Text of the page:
A report from CBSSports.com says that OU legend Wayman Tisdale has passed away after a long battle with cancer. I can’t tell you how sick I feel to my stomach right now. An absolutely devastating day for all Oklahomans, school colors aside. Rest in Peace No. 23.
Yep, I cried pretty much the whole way through that. The rest of this feels pointless to me right now, but I’ll carry on…
A Q&A with Kevin Durant from Hoop Magazine. I especially like this part: “HOOP: Speaking of flying, we hear Michael Jordan nicknamed you “Flight 35″? Durant: Michael Jordan named me that? That’s the first time I’ve heard that nickname. That’s unbelievable. I didn’t know Michael Jordan even knew who I was.” It just shocks me how down to earth and humble KD is. Most guys probably think, “Of course Michael Jordan knows who I am!” but not KD. My list of reasons that I love him is turning into one of those super-long connected printouts like Doc Brown was running around with in Back to the Future. And growing.
A very interesting Sporcle: Name all the relocated teams. Some of them will kind of surprise you, especially the years it happened. I did better than I thought I would (19 for 26). Kind of amazing how many teams have relocated and how little those teams are hated. (sarcastic cough)
Berry Tramel on what might have been if Sam Presti hadn’t blown up the team: “Ray Allen and Big Baby Davis in Boston Celtic green against Orlando’s Rashard Lewis. All three were Seattle SuperSonics, the Thunder’s ancestors, until novice general manager Sam Presti blew up the roster two summers ago. What would the Thunder look like today had Presti not charted that course? Well, the Sonics/Thunder wouldn’t have checked in with win totals of 20 and 23 the past two seasons. More like 35 and 38, which would have made the inaugural OKC season easier to digest. But the future would not have been as exotic. The Thunder would have a low ceiling. Presti would have been settling.” He’s probably right. And with no Russell Westbrook and no Jeff Green, I’m not sure if I’d love this team quite the way I do. So there’s that too.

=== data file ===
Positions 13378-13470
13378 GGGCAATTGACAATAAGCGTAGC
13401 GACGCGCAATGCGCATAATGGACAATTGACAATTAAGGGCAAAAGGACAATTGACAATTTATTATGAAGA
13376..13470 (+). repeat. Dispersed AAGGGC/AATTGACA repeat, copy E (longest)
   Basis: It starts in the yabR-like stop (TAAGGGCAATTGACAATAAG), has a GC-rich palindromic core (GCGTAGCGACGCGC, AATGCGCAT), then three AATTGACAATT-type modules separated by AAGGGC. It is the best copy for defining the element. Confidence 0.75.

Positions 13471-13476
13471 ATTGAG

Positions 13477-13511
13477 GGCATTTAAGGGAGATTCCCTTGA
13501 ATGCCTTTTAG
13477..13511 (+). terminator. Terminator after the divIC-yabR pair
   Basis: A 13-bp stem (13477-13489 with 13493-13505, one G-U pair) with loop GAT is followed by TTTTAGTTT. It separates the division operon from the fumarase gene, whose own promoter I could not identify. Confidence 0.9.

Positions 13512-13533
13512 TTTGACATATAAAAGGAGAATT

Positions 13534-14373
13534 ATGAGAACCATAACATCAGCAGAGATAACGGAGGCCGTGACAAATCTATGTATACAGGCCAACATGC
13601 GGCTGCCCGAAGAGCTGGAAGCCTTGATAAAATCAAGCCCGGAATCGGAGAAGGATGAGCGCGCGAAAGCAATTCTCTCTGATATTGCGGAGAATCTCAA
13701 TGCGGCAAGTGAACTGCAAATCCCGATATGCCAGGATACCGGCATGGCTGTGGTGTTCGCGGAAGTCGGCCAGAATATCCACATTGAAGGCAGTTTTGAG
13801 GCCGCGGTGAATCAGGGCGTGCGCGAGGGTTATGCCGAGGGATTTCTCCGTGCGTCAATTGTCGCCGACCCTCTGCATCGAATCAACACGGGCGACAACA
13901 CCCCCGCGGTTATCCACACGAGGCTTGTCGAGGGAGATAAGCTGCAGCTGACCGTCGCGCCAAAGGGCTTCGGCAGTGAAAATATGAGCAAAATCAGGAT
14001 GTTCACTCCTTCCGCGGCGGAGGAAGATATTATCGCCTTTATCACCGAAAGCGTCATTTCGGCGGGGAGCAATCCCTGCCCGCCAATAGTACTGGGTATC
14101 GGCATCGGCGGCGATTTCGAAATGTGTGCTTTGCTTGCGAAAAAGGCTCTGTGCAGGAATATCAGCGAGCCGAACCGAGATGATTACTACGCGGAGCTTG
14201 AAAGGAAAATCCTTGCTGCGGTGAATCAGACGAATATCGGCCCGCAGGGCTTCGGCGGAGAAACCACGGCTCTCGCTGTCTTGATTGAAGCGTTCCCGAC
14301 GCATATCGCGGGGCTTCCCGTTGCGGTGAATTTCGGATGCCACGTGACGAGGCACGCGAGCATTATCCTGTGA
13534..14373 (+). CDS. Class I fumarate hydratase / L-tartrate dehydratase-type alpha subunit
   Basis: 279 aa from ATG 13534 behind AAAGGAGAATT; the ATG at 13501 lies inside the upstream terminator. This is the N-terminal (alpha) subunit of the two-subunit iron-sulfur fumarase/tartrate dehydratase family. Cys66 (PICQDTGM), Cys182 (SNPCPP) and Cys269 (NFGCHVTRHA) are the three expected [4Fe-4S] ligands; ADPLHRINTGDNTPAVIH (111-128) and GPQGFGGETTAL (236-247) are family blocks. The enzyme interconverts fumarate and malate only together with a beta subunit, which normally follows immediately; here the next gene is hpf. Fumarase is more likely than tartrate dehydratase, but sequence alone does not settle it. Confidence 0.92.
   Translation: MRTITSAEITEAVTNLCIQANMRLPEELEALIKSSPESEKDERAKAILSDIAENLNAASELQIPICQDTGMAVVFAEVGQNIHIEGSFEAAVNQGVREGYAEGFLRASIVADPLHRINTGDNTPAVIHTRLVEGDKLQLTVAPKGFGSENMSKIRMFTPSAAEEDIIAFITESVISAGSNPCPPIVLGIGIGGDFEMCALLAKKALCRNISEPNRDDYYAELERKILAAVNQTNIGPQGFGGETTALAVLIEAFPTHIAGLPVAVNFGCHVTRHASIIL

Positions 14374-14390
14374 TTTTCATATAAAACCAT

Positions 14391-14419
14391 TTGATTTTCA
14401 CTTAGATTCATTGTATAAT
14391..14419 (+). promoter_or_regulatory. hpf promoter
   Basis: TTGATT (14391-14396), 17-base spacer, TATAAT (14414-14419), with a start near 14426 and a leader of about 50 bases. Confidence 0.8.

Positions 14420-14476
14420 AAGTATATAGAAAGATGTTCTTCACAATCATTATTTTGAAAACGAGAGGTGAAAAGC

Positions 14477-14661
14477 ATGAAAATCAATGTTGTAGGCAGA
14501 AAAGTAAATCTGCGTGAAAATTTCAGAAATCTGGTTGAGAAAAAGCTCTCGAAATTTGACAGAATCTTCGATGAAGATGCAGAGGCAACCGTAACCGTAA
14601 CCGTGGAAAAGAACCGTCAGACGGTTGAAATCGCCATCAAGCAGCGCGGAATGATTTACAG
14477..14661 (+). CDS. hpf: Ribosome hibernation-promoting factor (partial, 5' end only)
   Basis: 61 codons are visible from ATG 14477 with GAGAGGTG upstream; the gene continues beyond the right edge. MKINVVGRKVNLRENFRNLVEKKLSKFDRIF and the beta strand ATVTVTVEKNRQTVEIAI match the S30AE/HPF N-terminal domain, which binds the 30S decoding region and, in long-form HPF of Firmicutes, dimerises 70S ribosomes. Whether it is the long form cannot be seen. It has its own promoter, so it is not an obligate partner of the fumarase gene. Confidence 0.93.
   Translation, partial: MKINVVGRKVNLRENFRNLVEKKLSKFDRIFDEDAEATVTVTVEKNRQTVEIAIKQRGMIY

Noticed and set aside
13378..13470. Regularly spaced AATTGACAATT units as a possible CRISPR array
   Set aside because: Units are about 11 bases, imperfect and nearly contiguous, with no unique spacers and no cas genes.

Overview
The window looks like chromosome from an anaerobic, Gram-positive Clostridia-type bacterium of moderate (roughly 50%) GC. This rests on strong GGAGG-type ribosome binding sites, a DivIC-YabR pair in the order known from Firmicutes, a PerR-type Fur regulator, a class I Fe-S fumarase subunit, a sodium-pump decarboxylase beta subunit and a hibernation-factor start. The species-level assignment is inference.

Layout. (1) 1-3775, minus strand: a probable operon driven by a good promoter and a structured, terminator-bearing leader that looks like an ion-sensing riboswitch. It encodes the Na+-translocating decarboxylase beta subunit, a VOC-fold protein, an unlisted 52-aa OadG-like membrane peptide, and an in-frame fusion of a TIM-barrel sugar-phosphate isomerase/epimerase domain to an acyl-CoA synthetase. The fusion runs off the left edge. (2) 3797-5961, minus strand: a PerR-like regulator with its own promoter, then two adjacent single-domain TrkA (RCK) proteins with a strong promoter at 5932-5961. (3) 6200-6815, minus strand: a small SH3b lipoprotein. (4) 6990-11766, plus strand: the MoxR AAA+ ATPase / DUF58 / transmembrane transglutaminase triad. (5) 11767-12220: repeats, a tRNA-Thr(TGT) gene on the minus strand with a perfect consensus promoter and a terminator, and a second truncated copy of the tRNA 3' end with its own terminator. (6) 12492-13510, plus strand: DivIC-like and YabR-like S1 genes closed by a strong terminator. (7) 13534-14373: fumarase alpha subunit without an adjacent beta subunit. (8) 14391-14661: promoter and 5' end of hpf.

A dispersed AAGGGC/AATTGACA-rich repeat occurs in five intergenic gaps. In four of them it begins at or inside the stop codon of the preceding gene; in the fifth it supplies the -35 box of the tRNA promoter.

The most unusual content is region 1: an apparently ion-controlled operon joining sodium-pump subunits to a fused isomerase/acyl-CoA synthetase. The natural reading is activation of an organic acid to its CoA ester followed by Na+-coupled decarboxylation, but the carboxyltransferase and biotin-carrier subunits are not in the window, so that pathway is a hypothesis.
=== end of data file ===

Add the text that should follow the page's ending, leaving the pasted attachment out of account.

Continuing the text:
A lot of people made note of the Thunder’s low TV ratings this year, but here’s why – we were listening on the radio!: “In its first season as the Thunder’s flagship radio station, WWLS-FM 98.1 and AM 640, showed a 27-percent increase in listeners 12 and older over the previous winter Arbitron ratings book. Citadel operations manager Chris Baker said ratings were up 70 percent from 6:30 to 10:30 weeknights when most of the Thunder games were played.”
Dime is discussing Charles Barkley’s comments about Carmelo being the best “pure scorer” in the league: “Front-running or not, Charles Barkley’s assertion last night that Carmelo Anthony is the best “pure scorer” in the NBA undoubtedly started a few water-cooler arguments this morning. Although everybody has their own definition of the exact term, there’s really only a dozen or so guys who even deserve consideration: Pierce, LeBron, Dirk, Carmelo, Granger, Kobe, D-Wade, Durant, Joe Johnson, T-Mac, B-Roy, Kevin Martin, Tony Parker and Arenas. Assuming everyone’s healthy, of course.” I don’t really get what a “pure scorer” is or how that’s different from just a guy that scores points (does that mean that’s the only thing he does well? That he scores from everywhere? That he just scores points?) but I’ll say Durant. Just because I’m completely biased and I love him in every way.